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Appeal Court was wrong: JPs Council
Published on: Wednesday, April 11, 2018

Kota Kinabalu: Maljis Jaksa-Jaksa Pendamai Sabah (Majaps or Council of Justices of the Peace) became the latest to join the chorus expressing concern over "the derogation of the jurisdiction of the High Court of Sabah and Sarawak" to preside over cases on offences allegedly committed in Sabah.

"There is no Federal legislation that confers power upon the High Court of Malaya to transfer proceedings to the High Court of Sabah and Sarawak and vice versa," its President Datuk Seri Clarence B Malakun stressed in a statement, Tuesday.

He was referring to the ongoing "Turtle Eggs" case controversy Federal Minister of Rural and Regional Development, Datuk Seri Ismail Sabri brought against the Daily Express and its Chief Editor James Sarda (the 1st and 2nd defendants respectively), an episode that allegedly happened in Sandakan, Sabah.

Malakun said the Court of Appeal, in dismissing the defendants' application to strike out the case in KL and have it refiled in Sabah and insisting that the case be heard at the High Court Malaya, had failed to adhere to stare decisis or binding precedent of a Superior Court, that is, the decision of the Federal Court in Fung Beng Tiat v Marid Construction Co. (reported in [1996] 2 MLJ 413).

"Although Fung Beng Tiat dealt with a striking out of a creditor's petition (a bankruptcy case) but the general principle of law espoused in that case is applicable to all civil proceedings.

"The Federal Court held that under Article 121(1) of the Federal Constitution, there are two separate High Courts of Malaysia exercising distinct territorial jurisdiction over different geographical areas of the country i.e. High Court of Malaya and High Court of Sabah and Sarawak, each having jurisdiction over disputes that arise within its territory.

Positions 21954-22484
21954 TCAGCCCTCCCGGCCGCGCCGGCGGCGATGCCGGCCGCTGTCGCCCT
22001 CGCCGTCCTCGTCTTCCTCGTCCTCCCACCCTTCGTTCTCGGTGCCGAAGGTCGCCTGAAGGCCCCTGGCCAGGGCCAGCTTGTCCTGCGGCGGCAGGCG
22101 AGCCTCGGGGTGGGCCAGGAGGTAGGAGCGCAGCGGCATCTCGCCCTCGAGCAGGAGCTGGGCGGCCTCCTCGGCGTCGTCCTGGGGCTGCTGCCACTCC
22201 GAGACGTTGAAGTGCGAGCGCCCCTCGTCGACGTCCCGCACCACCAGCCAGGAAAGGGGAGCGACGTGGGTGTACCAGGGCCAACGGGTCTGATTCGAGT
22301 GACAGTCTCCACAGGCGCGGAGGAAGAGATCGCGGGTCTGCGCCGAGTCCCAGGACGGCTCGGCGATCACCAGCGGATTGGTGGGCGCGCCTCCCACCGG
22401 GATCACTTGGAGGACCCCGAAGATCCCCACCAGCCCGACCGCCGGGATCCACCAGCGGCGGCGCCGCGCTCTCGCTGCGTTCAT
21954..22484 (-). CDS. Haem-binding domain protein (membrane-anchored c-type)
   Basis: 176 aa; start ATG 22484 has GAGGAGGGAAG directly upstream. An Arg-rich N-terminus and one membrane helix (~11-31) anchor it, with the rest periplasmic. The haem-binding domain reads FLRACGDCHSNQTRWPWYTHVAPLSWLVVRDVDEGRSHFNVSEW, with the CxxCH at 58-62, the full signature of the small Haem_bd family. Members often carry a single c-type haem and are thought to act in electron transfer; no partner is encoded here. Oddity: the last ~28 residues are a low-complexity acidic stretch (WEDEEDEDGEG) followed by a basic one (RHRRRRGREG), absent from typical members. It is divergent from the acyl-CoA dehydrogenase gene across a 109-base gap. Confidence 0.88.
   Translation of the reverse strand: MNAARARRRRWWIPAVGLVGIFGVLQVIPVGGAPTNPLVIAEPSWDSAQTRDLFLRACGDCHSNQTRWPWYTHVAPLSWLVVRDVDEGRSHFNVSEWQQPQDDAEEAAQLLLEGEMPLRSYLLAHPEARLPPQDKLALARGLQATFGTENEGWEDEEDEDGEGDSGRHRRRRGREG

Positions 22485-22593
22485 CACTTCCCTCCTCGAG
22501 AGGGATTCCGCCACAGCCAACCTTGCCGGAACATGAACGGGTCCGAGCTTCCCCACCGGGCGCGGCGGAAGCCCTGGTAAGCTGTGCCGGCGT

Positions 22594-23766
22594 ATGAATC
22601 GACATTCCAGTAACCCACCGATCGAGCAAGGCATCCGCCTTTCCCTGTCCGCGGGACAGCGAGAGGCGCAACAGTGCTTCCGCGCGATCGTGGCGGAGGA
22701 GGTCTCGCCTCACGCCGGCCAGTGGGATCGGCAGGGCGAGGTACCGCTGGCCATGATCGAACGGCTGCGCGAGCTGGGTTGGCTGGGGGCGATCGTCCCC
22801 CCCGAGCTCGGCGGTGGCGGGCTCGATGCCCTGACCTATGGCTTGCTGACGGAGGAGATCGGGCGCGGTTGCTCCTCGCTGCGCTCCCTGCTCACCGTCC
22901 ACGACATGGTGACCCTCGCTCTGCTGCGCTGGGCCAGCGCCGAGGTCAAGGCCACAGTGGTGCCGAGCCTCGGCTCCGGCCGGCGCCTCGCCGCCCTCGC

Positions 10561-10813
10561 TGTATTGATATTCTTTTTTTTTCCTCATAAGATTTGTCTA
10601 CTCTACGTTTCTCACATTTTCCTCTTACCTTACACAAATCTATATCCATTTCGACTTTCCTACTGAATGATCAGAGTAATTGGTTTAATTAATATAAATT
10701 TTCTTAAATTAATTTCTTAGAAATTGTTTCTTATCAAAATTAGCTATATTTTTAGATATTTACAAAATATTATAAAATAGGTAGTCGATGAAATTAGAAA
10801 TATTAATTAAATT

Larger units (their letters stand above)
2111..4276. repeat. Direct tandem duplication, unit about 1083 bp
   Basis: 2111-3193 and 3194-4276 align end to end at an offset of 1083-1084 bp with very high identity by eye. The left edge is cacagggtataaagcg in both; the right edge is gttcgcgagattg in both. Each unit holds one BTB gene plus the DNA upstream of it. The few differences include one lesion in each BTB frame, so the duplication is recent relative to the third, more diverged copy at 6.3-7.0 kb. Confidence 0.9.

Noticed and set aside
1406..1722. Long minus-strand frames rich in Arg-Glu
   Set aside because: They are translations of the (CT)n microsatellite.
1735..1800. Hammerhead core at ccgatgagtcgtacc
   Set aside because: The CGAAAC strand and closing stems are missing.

Malakun said the Federal Court had concurred that the bifurcation of territorial jurisdiction as was dealt with by the High Court Malaya in Sykt Nip Kui Cheong Timber Contractor v Safety Life & General Insurance Co Sdn Bhd (reported in [1975] 2 MLJ 115).


"The two High Courts (High Court of Malaya and High Court of Sabah and Sarawak) have 'co-ordinate jurisdiction' and the definition of 'local jurisdiction' in the Courts of Judicature Act 1964 speaks of the territorial jurisdiction of each of the two High Courts of Malaysia, thus, Section 7(2) of the 1964 Act is not to be misconstrued as it simply ameliorated the old Rules of Supreme Court 1957 (Order 11 Rule 1) for convenience to avert unnecessary difficulties arising from the process of the courts in Malaysia – to strengthen the argument that the framers of the 1964 Act recognised the distinctive territorial jurisdiction of the two High Courts of Malaysia – there is, thus, nothing in the Bankruptcy Act or Rules that demonstrates an intention of Parliament to create an exception in bankruptcy cases.